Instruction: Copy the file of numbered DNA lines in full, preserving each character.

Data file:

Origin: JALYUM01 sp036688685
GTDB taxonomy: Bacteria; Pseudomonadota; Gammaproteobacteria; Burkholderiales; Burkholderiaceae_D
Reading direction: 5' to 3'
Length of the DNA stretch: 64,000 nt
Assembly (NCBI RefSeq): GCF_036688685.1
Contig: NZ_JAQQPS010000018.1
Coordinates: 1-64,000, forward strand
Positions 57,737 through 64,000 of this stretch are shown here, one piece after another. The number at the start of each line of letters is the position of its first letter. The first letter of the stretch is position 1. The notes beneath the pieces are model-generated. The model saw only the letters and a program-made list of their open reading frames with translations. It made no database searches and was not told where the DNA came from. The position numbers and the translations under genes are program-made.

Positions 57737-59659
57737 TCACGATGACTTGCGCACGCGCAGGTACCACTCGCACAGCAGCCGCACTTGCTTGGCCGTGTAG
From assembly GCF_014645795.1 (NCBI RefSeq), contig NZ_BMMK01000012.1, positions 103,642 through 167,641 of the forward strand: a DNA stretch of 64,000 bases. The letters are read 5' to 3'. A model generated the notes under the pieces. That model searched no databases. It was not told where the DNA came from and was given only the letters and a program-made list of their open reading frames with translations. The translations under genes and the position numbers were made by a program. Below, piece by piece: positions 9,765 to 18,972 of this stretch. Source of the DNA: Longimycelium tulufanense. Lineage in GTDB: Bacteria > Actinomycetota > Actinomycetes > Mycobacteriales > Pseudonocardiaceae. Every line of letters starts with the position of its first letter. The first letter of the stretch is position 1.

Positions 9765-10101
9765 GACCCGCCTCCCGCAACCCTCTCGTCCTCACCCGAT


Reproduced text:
Origin: JALYUM01 sp036688685
GTDB taxonomy: Bacteria; Pseudomonadota; Gammaproteobacteria; Burkholderiales; Burkholderiaceae_D
Reading direction: 5' to 3'
Length of the DNA stretch: 64,000 nt
Assembly (NCBI RefSeq): GCF_036688685.1
Contig: NZ_JAQQPS010000018.1
Coordinates: 1-64,000, forward strand
Positions 57,737 through 64,000 of this stretch are shown here, one piece after another. The number at the start of each line of letters is the position of its first letter. The first letter of the stretch is position 1. The notes beneath the pieces are model-generated. The model saw only the letters and a program-made list of their open reading frames with translations. It made no database searches and was not told where the DNA came from. The position numbers and the translations under genes are program-made.

Positions 57737-59659
57737 TCACGATGACTTGCGCACGCGCAGGTACCACTCGCACAGCAGCCGCACTTGCTTGGCCGTGTAG
From assembly GCF_014645795.1 (NCBI RefSeq), contig NZ_BMMK01000012.1, positions 103,642 through 167,641 of the forward strand: a DNA stretch of 64,000 bases. The letters are read 5' to 3'. A model generated the notes under the pieces. That model searched no databases. It was not told where the DNA came from and was given only the letters and a program-made list of their open reading frames with translations. The translations under genes and the position numbers were made by a program. Below, piece by piece: positions 9,765 to 18,972 of this stretch. Source of the DNA: Longimycelium tulufanense. Lineage in GTDB: Bacteria > Actinomycetota > Actinomycetes > Mycobacteriales > Pseudonocardiaceae. Every line of letters starts with the position of its first letter. The first letter of the stretch is position 1.

Positions 9765-10101
9765 GACCCGCCTCCCGCAACCCTCTCGTCCTCACCCGAT